I purchased the 8500H to replace an Onkyo 7.1 receiver after its
HDMI board failed a second time. I chose the Denon X8500H as it offered Atmos, Auro 3D and DTS-X and it delivered sound at 150 WPC, with 15 speaker outputs, 13 powered channels, dual subwoofer outputs and the ability to switch between Atmos and Auro-3D configurations.
At nearly 52 lbs, unboxing is a bit unwieldy and may require two people to extract it from the double box. Once released from its confines, I found the 8500 to be a gorgeous silver beast with thick milled aluminum which conveys a sense of luxury and durability.
In contrast to other receivers, the 8500 offers 2 lines of LED display which can be read from one’s seat at 12 feet.
Prior to setup, I installed 7 ceiling speakers for object based sound (RFH, LFH, LMH, RMH, RRH, LRH and VOG) along with the standard 7.1 surround configuration for a total of 14 speakers and 1 subwoofer. I used this configuration to allow for all three object based sound modes.
With 15 speaker wires, 6 HDMI cables, 3 RCA cables, 2 CAT6 Ethernet cables, a coaxial cable and two wire antennas all converging into one point, one must accept a veritable rats nest of wire. Regardless of what anyone says, no amount of cable management will eliminate this mess. Fortunately, it isn’t visible behind my entertainment credenza. To simplify setup, I added speaker labels (Denon also includes these) and banana plugs from Monoprice. With these steps, connecting the speakers went quickly.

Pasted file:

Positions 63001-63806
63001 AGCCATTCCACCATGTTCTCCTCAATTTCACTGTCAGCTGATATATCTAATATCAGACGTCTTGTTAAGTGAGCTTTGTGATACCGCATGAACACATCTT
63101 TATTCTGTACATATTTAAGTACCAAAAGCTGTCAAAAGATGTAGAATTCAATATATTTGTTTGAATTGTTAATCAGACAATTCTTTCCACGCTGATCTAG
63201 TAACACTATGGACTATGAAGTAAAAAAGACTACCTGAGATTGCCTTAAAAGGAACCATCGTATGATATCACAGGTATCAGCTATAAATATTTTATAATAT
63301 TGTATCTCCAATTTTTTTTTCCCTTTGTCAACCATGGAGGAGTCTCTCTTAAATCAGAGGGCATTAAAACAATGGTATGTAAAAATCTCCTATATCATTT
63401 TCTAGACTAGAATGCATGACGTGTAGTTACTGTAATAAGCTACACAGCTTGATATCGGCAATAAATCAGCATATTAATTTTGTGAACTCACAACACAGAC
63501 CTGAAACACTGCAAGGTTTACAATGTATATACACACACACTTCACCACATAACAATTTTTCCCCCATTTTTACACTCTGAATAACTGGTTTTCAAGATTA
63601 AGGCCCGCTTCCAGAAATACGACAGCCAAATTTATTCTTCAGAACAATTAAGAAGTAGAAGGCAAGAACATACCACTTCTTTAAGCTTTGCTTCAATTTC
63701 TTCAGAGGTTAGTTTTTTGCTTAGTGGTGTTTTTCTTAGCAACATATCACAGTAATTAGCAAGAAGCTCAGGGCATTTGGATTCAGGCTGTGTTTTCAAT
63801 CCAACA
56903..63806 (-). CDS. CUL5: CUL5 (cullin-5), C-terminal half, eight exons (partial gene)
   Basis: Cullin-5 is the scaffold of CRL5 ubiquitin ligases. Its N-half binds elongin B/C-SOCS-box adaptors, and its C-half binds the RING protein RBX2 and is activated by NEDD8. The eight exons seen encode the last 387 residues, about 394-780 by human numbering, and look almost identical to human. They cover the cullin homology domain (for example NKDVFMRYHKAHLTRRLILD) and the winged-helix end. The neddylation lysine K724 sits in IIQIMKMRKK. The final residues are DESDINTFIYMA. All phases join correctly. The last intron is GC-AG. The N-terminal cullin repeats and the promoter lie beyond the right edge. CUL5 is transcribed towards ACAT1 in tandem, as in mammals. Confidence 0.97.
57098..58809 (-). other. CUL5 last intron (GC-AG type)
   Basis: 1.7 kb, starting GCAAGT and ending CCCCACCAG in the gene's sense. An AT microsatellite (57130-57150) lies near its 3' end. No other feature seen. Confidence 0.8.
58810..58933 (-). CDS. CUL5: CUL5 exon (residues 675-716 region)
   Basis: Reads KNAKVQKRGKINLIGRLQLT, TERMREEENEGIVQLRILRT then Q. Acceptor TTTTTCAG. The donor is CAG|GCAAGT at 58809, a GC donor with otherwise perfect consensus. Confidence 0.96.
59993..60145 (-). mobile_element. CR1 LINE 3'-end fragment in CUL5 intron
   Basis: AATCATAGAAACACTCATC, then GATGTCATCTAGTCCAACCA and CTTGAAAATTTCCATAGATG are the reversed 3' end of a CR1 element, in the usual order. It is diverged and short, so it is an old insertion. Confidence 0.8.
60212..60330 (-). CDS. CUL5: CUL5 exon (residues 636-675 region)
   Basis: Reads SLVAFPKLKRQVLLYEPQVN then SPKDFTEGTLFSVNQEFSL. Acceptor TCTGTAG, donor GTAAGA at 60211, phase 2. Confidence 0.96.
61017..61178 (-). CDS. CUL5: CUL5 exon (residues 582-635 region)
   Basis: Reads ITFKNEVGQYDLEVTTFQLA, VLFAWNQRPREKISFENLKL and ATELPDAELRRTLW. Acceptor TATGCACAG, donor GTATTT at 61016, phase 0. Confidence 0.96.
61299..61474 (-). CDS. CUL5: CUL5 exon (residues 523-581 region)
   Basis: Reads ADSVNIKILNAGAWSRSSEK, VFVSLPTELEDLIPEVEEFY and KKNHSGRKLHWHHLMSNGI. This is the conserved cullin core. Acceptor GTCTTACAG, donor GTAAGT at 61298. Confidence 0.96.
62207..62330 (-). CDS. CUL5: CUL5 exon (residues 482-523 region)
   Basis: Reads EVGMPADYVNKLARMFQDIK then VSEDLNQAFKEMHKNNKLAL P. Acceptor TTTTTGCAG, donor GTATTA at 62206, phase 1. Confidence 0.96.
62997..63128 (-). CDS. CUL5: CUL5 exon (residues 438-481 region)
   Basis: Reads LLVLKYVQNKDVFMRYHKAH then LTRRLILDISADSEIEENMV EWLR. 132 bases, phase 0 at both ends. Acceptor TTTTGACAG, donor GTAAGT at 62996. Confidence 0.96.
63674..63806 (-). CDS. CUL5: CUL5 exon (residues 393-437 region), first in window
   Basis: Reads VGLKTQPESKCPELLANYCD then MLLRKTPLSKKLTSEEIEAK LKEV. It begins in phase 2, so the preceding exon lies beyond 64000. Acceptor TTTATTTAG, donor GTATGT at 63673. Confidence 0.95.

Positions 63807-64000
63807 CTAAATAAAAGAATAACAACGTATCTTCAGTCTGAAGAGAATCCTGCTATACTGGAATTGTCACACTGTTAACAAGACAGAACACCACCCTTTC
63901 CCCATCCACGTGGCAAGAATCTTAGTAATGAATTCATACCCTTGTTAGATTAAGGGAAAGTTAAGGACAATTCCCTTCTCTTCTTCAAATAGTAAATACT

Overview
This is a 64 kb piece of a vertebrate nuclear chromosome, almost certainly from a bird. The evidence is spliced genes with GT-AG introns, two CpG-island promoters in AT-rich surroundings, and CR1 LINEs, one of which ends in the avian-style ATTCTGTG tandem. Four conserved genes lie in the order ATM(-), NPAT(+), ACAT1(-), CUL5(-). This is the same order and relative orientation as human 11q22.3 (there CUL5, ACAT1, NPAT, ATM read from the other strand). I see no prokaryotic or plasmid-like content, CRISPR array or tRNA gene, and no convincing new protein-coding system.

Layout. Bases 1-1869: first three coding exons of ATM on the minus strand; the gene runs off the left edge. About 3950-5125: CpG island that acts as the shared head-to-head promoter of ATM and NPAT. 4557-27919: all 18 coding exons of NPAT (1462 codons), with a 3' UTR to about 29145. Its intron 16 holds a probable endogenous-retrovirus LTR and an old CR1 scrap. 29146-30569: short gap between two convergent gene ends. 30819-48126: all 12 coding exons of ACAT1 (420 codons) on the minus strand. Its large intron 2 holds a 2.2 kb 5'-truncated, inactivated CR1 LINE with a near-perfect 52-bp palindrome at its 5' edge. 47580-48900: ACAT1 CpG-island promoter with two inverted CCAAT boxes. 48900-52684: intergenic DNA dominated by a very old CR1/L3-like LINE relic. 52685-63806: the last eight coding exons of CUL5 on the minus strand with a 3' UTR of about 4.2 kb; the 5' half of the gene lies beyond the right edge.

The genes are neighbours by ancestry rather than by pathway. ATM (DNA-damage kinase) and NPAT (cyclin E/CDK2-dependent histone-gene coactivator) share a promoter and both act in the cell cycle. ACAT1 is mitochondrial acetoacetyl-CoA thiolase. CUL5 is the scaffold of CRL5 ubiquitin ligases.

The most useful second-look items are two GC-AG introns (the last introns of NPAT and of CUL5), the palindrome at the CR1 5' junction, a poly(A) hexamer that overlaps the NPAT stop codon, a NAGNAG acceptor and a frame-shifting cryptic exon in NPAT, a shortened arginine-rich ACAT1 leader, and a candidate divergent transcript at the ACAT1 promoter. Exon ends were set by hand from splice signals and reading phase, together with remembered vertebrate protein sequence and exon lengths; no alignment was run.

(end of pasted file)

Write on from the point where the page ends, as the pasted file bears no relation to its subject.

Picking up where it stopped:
The Denon setup mode leads you step-by-step through each of the connections and plays test tones to make sure everything is connected properly. Hooking up the TV, one should use the latest 18 gbps HDMI cable and using the ARC port on both the 8500 and the TV (if it has one).
After completing all of the connections, Denon then leads you through Audessy room correction which sets distances, cross-overs and checks phase (basically, assures that positive and negative connections are correct). I felt that Audessy improved the sound although it recommended cross-overs of 50hz for the front speakers. I also goosed the subwoofer a bit to increase the bass.
The last step is optional but I entered the names of each of the inputs (XBox One, WII, Karaoke, etc.) into the 8500 and added codes to operate the other remotes. This makes operation a bit easier for family members who struggle with the system. The 8500 can be integrated with Amazon Alexa and I’m really starting to enjoy the convenience of controlling its basic features through voice commands. I’m also considering a Harmony remote to further simplify operation.